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What Big Business Idea Will Emerge from the Pandemic?

What Big Business Idea Will Emerge from the Pandemic?

CEOs are reimagining the firm and fighting a snap back to old ways of working.

  • min read

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What Big Business Idea Will Emerge from the Pandemic?
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Spring is emerging. Some curves are bending. In parts of Asia, lockdowns are easing. Yet under those curves, families are still suffering and much of the global economy remains frozen. With each difficult new week of the pandemic, CEOs are gradually moving their focus from protecting the business to recovery to retooling, and asking: “How do we learn during this crisis and retool our business so we emerge as clear future winners?”  

For the past few weeks, we’ve tracked the lessons of leading CEOs on this journey and uncovered three major ideas:

  • They view the Covid-19 crisis as a dress rehearsal for a more turbulent world to come.   
  • They are looking back to the CEOs at the beginning of World War II who faced the last great global supply and demand shock. In the 1940s, leading CEOs recognized the “big idea” that emerged from the war: marrying mass production with a global mindset. They envisioned new boundaries for the firm: Most notably, the role of public-private partnership became a critical source of competitive advantage. They understood that after the war, new customer segments would emerge with radically new needs. The leaders that retooled their companies based on these lessons outperformed their competition.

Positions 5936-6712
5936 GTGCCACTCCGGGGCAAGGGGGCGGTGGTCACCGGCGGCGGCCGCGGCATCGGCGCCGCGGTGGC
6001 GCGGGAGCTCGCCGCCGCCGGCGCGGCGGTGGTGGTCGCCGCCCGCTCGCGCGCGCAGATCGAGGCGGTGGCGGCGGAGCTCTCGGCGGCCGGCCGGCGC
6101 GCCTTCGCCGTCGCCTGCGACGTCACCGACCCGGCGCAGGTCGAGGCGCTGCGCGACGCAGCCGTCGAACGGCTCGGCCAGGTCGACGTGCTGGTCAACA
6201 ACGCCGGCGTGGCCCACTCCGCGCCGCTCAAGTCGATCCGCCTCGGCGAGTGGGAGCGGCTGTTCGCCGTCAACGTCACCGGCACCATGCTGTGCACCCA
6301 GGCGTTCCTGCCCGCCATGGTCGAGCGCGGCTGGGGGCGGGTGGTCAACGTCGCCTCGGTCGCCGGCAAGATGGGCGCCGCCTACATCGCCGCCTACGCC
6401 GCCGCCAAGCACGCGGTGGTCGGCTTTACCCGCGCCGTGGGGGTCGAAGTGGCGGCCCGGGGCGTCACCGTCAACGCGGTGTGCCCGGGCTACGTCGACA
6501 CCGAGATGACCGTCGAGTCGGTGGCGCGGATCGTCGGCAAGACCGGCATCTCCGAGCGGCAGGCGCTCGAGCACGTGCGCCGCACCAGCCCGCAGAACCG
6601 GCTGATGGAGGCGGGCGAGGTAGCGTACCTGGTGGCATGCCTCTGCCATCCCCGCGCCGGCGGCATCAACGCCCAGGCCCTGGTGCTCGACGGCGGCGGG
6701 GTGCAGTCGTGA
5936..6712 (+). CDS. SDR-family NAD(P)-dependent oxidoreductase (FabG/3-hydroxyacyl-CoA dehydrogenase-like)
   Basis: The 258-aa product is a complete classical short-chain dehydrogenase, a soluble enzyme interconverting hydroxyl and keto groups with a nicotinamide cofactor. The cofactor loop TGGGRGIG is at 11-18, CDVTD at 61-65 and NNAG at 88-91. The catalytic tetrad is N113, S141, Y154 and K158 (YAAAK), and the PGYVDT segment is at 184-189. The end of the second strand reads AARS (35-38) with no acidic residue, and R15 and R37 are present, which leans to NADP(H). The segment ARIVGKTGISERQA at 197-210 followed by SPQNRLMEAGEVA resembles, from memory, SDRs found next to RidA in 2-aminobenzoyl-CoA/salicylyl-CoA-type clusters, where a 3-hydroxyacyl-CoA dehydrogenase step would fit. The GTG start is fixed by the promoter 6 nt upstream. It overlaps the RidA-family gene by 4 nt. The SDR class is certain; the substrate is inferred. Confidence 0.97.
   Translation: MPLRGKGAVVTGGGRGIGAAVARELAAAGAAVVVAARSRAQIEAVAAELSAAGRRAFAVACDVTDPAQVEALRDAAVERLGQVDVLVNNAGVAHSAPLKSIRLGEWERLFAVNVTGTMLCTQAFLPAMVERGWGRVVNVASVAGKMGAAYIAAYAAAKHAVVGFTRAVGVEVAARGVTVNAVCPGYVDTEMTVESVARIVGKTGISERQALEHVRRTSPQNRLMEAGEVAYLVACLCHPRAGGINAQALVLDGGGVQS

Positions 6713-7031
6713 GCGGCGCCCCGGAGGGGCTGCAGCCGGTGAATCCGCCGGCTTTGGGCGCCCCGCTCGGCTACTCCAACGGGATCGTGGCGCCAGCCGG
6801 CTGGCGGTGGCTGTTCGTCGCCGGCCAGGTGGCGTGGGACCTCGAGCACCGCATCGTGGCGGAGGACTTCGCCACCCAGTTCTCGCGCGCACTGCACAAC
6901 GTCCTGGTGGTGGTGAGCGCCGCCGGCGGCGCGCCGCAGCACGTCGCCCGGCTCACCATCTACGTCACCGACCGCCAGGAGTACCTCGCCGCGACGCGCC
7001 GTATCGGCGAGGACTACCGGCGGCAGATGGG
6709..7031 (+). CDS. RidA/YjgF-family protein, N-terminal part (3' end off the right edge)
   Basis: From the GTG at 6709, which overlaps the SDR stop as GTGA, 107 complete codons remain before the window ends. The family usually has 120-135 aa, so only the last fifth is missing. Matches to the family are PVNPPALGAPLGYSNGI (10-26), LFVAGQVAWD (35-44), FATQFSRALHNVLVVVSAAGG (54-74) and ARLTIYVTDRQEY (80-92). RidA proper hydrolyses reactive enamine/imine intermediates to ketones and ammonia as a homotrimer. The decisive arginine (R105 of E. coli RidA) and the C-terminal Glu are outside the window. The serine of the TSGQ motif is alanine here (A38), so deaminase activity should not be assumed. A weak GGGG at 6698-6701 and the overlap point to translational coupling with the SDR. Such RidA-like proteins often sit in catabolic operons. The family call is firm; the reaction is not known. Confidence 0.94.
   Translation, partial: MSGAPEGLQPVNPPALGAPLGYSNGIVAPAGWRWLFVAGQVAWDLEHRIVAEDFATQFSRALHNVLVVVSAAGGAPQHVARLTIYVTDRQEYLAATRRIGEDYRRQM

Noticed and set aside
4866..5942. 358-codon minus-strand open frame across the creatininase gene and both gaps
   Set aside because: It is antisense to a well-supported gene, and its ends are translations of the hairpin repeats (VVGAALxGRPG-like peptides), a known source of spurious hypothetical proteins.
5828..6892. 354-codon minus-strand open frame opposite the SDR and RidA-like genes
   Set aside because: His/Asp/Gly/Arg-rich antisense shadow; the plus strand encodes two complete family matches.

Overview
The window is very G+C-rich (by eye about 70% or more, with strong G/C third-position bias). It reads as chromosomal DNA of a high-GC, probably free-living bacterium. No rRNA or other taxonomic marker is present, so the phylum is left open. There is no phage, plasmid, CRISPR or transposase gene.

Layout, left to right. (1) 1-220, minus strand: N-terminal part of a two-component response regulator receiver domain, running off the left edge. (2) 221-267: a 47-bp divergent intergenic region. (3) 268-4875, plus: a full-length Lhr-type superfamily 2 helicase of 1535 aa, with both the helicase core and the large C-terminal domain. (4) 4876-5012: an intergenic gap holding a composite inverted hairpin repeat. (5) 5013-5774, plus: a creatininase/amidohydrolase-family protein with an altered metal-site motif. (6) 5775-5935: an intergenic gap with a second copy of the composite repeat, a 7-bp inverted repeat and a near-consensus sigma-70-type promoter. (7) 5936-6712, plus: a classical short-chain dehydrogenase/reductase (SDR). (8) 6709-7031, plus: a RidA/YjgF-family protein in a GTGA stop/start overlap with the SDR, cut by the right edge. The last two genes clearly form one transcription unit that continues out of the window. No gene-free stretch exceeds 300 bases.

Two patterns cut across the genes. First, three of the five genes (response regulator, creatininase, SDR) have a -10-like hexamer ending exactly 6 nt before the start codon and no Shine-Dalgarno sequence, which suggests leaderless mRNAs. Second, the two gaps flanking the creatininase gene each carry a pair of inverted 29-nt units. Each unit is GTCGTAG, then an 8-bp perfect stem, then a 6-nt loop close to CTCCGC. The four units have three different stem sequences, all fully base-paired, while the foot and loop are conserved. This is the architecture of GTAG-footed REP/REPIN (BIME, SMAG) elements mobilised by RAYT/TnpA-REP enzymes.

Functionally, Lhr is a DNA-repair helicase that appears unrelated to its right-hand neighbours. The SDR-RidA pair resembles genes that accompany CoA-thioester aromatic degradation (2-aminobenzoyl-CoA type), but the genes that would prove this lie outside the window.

• Today’s CEOs are exemplifying the ethos of their 1940s counterparts. To transform their business into a winning firm of the future, they are sharing three main messages with their people: Talk with the most important customers now. Avoid a bounce back to old ways of working. And let the company’s values and principles guide all decisions.

This week, we held dozens of conversations with CEOs about the big idea, or the major theme, that will frame all strategic and organizational changes to come. Most CEOs agree on the big idea emerging from the current crisis: “We can’t go back to the way we were. Instead, we must become a more adaptable, learning organization, competing not only with scale, but also speed. We must rediscover business building—to disrupt the status quo and step confidently from this crisis into a much-changed, new world.”

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While these CEOs agree on the “what” of the big idea, they differ on the “why.” We can roughly categorize their vision in the following three ways.  

  • The “lessons from lockdown” CEOs. They are enjoying the flexibility of working from home, the smaller and shorter Zoom meetings, the faster cadence, the greater experimentation, the empowerment of local offices and more. They’re telling their organizations, “This new normal feels smarter and better than the way we worked before.”
  • The “rapidly accelerating trends” CEOs. They argue that the crisis isn’t bringing anything new, it’s actually a rapid acceleration of current trends. For their company, that might be digital disruption, evolving customer behaviors, new attitudes toward climate change, the erosion of globalization and so on. They’re saying, “These trends are now accelerating. We need less talk, more action.”